FRANKFURT - Deutsche Lufthansa could turn an airline sector slump to its advantage by negotiating lower prices and more cost cuts out of acquisitions it agreed last year that threaten to hurt its shares.
The German flagship carrier could pay close to 1 billion euros ($1.4 billion) to buy airlines including Brussels Airlines, Austrian Airlines and a majority stake in BMI, according to Reuters data.
The deals were remarkable especially as the airline's top rivals were noticeably abstemious, but analysts say that Lufthansa is playing a tactical game well and also has the financial strength to make the deals pay longer term.
Lufthansa's acquisition strategy currently definitely has more momentum than that of its peers. It can pull that off because it has greater financial power, said Commerzbank analyst Frank Skodzik.
Lufthansa's negotiations tactics are a smart move. At BMI, it significantly reduced the purchase price, saving shareholder money, and at AUA it is making sure that the acquisition economically makes sense, said Skodzik.
Rival Air France-KLM's only major deal in 2008 was the acquisition of a stake in bankrupt Alitalia, worth around 322 million euros, while British Airways was most frugal, having failed so far in its pursuit of Iberia.
Worry about its dealmaking has contributed to taking a third off Lufthansa shares over the past year but investors still appear more sanguine about the airline than its rivals.
Over the past year, Lufthansa has traded at as much as 16.9 times its 12-month forward earnings, compared with highs of only 10.4 and 12.4 for Air France-KLM and British Airways, respectively.
CRANKING UP THE PRESSURE
The German airline has been playing hardball with the sellers and regulators, and announced a 1 billion euro savings program, sending a signal that its financial means are limited and it could back out of deals if necessary.
Lufthansa earlier this year became embroiled in a legal row with Michael Bishop, putting pressure on him to lower the cost of its acquisition of his 50 percent plus one share stake in BMI, a decade after the terms of the deal had been agreed.
Last month, Lufthansa agreed to pay 48 million pounds for the stake and an additional 175 million pounds to Bishop to cancel his BMI options. Bishop had earlier sought to enforce a claim of 400 million euros as per the 1999 agreement.
The acquisition of a majority stake in BMI, which one analyst last month called a disaster because it just adds a loss-making airline to Lufthansa's portfolio, will nevertheless fetch lucrative slots at Heathrow airport that will help it compete with British Airways there.
Analysts have estimated that the Heathrow slots alone could be worth 2 billion euros.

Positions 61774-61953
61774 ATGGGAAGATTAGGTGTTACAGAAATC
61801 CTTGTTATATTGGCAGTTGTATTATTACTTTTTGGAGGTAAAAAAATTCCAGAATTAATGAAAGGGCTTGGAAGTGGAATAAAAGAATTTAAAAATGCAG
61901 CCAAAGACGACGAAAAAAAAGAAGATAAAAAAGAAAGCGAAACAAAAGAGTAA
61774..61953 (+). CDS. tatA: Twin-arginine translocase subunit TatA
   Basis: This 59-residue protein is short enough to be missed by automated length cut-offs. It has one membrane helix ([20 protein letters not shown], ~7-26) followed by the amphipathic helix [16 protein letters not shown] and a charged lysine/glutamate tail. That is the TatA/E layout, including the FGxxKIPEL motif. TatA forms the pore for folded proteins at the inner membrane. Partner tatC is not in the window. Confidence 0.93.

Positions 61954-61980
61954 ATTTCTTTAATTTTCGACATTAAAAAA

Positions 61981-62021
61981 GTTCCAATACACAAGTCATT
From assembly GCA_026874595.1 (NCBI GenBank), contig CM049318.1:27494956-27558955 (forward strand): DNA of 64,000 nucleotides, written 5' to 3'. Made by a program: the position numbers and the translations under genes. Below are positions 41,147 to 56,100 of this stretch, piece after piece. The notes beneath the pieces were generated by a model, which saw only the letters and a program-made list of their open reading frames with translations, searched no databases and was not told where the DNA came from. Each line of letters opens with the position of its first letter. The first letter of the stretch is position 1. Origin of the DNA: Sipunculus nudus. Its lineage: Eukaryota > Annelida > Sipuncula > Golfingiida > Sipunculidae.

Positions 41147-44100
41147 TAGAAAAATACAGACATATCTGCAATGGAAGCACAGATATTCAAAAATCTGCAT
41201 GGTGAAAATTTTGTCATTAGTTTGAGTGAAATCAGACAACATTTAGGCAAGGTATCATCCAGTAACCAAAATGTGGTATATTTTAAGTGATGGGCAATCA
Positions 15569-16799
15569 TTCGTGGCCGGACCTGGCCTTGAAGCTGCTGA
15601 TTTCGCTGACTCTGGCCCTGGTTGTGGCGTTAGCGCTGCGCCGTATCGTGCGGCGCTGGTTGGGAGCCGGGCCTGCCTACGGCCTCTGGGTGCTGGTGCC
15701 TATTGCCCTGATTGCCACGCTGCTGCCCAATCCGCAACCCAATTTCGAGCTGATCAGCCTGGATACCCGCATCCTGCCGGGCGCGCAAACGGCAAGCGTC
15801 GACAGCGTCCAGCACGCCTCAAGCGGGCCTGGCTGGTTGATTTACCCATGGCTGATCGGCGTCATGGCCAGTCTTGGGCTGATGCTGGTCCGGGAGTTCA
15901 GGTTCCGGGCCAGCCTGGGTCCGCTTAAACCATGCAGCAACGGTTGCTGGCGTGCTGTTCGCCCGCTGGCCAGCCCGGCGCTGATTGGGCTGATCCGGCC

And while Lufthansa has agreed to more concessions to allay the EU Commission's competition concerns as it races toward an end-July deadline for AUA, it did so only after AUA approved a third cost-cutting program to slim down ahead of the buy.
I still think Lufthansa wants AUA, and if the first offer was weak it was to scare -- to pressure AUA into cutting more jobs, and to strengthen its hand against the EU, said UniCredit analyst Katherina Kastenberger.
ACQUISITIVE IN TOUGH TIMES
Lufthansa's next possible target could be Polish airline LOT, which will soon be privatized, some industry watchers have said, though no concrete talks seem to have emerged so far. Such a deal could help further expand Lufthansa's eastern European network.
But market conditions continue to be tough, and Lufthansa cannot relax in its efforts to make the acquisitions already agreed to pay off for shareholders.
It isn't easy: since mid-January, oil prices have doubled to $65 a barrel, while demand for air travel has failed to recover. Industry body IATA has said it expected that the world's airlines could lose $9 billion this year.
British Airways last week unveiled a $1 billion fundraising aimed at securing its future, including $540 million in bank loans that had been earmarked for a pension bunds as a safety net against the airline going bust.
AUA lost 429 million euros last year and has piled up more than 1 billion euro in debt, or more than five times its equity. It only survived this spring due to a 200 million euro lifeline by the Austrian government, two-thirds of which it has used up.
The Austrian deal would probably destroy value for shareholders at this point, said LBBW analyst Per-Ola Hellgren.
But analysts said that while Lufthansa sees only 80 million euros of potential synergies from the deal, it will pay off in the long run as it gives access to growth regions in eastern Europe such as Krasnodar, Kosice and Odessa.
(Additional reporting by Boris Groendahl, Editing by Sitaraman Shankar)